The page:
Negotiations to acquire Credit Suisse, Switzerland's largest financial group, UBS, appear to be reaching the final stage. UBS is seeking Swiss authorities to compensate for losses and the risk of litigation associated with the acquisition, foreign media reported.

Credit Suisse, a major financial group with sluggish earnings, announced on March 16 that it was ready to raise about 7.1000 trillion yen in Japan yen from the Swiss central bank after its stock price plummeted, but it has not been able to dispel its concerns about its management since then.

Under these circumstances, according to several Western media such as the Financial Times in the United Kingdom and Bloomberg in the United States, UBS, the largest financial group in Switzerland, is in negotiations to acquire all or part of Credit Suisse's business.

UBS is also cautious about the acquisition of its investment banking division, which has been plagued by a series of transaction losses and scandals, and is seeking Swiss authorities to compensate for the losses and risk of litigation associated with the acquisition.

Regarding the negotiations, the Swiss central bank, the Swiss National Bank, also called for a clear direction before the start of trading in financial markets at the beginning of the week in order to stabilize the financial system.

Shocking plight of Switzerland's leading financial institutions

The Swiss financial industry is one of the pillars of the country's industry, and with so many people engaged in it, the plight of the country's leading financial institutions is shocking.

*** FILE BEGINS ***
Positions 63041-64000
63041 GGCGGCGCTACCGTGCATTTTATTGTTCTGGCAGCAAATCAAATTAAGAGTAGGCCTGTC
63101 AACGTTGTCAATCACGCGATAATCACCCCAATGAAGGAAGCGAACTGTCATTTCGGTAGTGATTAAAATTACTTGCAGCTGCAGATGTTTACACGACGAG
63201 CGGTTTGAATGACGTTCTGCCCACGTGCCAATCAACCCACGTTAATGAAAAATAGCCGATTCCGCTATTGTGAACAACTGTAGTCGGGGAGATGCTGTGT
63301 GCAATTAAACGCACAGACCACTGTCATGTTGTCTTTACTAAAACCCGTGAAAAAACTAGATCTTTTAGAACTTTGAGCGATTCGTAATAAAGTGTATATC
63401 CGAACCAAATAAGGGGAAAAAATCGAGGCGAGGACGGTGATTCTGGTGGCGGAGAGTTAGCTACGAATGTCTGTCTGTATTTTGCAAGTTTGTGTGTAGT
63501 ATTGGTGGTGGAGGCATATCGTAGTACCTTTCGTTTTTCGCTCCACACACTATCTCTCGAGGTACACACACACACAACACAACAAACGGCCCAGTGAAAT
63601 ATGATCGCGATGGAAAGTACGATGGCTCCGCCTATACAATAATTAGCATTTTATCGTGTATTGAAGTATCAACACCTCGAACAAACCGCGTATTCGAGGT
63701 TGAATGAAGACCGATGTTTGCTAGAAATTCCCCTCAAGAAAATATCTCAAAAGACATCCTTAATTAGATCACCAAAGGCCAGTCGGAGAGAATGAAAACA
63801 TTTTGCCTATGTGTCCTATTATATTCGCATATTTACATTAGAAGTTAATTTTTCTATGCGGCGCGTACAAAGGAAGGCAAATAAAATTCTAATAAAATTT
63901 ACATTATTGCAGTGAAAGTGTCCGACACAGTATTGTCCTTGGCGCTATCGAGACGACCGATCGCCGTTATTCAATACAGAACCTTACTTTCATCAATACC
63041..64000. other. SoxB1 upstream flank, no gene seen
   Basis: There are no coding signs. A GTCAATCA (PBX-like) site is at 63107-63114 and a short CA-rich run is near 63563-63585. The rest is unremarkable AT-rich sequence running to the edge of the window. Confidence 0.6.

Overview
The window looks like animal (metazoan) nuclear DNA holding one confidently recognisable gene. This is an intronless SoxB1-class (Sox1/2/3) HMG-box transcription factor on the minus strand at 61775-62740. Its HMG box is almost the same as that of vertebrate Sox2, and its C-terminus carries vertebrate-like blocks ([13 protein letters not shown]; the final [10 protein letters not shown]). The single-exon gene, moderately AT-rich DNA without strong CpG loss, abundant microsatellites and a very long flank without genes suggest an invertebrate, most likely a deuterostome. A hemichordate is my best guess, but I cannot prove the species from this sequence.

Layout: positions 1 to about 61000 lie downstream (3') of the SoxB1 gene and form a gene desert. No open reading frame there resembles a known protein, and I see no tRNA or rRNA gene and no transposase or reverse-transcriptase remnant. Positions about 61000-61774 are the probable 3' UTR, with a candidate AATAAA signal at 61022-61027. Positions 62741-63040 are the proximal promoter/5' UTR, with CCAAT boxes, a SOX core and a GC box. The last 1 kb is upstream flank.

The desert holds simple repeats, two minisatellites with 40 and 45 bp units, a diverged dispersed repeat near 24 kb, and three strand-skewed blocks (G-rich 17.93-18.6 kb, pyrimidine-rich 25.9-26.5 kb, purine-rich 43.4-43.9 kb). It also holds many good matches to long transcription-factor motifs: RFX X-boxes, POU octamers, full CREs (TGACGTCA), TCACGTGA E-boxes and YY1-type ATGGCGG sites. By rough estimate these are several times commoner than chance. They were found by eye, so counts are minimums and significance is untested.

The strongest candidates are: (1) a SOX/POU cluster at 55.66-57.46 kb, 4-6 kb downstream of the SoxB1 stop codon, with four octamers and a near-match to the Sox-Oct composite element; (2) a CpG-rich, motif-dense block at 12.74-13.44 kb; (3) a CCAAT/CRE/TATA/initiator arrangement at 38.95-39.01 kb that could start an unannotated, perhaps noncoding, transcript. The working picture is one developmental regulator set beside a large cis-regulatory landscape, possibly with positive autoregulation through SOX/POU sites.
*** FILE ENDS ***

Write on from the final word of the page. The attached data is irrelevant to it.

A man who has been using Credit Suisse for many years said: "This bank has done a lot of bad things like any other bank, and the problem is that it is too big to fail considering the impact not only on Switzerland but also on the global economy."

Another man also criticized the lax risk management system that prioritized profits and led to numerous scandals, saying, "This is what happens when management is not solid, and I think that an overly proactive attitude may have led to the current situation."

In addition, some expressed concern that the background was that central banks around the world were raising interest rates in order to contain inflation, and that this was a sign that the problem was spreading globally as banks in the United States failed one after another.

On the other hand, a woman who works for Credit Suisse said, "I think the Swiss banking system is safe because financial regulations in Europe are much stricter than in the United States."

Another man said, "I'm not worried because the bank has enough money and I can withdraw whenever I need it."